Houston Matters

Does Fracking Really Contaminate Drinking Water?

Hydraulic fracturing, or fracking, has been a boom for Texas oil and gas companies. The process of pumping a mixture of water and chemicals into the ground to break up shale allows oil and gas to flow to the surface. There are some who question fracking’s impact on the environment and surrounding communities. One of […]

Hydraulic fracturing, or fracking, has been a boom for Texas oil and gas companies. The process of pumping a mixture of water and chemicals into the ground to break up shale allows oil and gas to flow to the surface.

There are some who question fracking's impact on the environment and surrounding communities. One of the concerns opponents of the shale gas industry have raised is that the process can contaminate drinking water.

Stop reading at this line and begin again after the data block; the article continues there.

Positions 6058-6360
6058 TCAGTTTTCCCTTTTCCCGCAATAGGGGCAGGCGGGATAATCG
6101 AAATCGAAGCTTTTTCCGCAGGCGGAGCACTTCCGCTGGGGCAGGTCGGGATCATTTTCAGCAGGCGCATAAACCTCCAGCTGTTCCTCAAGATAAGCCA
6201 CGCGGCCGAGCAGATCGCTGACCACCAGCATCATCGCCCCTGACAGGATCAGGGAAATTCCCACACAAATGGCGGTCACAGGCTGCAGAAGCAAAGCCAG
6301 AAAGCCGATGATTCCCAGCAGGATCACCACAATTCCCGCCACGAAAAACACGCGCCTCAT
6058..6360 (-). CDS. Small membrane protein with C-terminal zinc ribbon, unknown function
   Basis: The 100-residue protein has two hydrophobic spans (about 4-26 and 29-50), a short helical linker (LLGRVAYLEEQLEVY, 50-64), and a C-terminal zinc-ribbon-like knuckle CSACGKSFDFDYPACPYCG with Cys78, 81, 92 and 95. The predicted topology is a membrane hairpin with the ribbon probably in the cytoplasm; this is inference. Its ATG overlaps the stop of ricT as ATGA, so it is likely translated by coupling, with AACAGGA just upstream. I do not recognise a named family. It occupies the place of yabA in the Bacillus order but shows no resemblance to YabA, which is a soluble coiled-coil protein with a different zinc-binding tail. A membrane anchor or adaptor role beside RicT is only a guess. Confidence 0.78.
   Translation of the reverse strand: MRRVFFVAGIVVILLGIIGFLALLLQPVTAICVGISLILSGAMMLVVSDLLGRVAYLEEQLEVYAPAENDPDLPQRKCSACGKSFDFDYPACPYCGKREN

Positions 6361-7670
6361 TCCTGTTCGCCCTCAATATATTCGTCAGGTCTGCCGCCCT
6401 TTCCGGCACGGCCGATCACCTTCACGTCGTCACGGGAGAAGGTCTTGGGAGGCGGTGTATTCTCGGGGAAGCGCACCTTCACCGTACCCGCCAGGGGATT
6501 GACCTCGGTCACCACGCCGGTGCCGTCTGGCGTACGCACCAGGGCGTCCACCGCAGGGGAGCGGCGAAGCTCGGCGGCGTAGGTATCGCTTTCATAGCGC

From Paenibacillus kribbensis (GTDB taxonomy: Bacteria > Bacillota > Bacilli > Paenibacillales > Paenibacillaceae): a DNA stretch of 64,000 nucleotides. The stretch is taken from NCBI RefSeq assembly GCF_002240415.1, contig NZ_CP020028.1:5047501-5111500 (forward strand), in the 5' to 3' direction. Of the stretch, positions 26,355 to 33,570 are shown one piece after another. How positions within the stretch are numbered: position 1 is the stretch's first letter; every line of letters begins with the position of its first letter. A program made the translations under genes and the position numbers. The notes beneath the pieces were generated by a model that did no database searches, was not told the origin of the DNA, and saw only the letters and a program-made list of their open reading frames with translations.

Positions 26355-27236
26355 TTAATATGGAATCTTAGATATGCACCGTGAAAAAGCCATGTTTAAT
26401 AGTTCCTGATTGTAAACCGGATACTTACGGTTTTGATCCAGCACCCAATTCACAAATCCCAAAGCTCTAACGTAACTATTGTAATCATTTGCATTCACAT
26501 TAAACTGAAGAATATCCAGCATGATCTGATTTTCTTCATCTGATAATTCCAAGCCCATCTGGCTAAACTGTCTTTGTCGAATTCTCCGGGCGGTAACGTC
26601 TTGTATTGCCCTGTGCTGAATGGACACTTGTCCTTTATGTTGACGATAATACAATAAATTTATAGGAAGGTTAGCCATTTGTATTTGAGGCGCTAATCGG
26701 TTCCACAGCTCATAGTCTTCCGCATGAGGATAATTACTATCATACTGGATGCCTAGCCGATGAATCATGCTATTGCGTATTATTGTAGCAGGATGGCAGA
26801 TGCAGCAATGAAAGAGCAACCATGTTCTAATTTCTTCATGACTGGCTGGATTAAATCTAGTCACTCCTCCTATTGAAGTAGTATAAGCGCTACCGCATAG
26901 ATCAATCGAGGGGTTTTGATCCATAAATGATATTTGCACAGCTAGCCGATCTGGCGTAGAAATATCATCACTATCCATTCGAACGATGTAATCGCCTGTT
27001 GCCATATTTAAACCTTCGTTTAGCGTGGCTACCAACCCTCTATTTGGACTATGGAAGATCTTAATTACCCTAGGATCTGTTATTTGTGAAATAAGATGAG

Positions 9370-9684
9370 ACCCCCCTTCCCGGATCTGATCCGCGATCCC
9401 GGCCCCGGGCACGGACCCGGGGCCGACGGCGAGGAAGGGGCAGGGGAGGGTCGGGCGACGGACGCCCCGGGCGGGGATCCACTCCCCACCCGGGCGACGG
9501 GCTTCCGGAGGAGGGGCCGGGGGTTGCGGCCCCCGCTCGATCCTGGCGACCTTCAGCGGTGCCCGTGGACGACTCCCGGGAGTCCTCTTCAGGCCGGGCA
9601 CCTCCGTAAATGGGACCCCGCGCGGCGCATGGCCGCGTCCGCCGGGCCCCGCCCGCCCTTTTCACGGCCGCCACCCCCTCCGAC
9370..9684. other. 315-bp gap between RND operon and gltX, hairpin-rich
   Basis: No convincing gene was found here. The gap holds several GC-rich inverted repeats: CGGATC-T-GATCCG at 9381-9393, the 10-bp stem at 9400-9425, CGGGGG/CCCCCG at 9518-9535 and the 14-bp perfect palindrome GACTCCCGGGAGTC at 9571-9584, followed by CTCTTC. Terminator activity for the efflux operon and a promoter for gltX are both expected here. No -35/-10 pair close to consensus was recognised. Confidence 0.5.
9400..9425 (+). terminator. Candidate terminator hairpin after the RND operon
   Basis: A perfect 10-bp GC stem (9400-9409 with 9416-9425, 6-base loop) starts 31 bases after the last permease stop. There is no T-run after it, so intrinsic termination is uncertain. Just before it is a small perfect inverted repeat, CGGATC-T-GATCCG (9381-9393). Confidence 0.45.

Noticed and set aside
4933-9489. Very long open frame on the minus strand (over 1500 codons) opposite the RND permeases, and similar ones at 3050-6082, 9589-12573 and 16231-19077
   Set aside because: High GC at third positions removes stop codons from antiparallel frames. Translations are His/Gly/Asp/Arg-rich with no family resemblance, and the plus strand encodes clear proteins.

However, a new study is casting doubt on that claim — arguing that a number of cases of water contamination near fracking sites were most likely caused by leaky gas wells — not fracking itself. Still, other environmental concerns surrounding the process remain.

Houston Public Media’s energy and environment reporter Dave Fehling joins us to discuss the study and the fracking process.

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Michael Hagerty

Michael Hagerty

Senior Producer, Houston Matters

Michael Hagerty is the senior producer for Houston Matters. He's spent more than 20 years in public radio and television and dabbled in minor league baseball, spending four seasons as the public address announcer for the Reno Aces, the Triple-A affiliate of the Arizona Diamondbacks.

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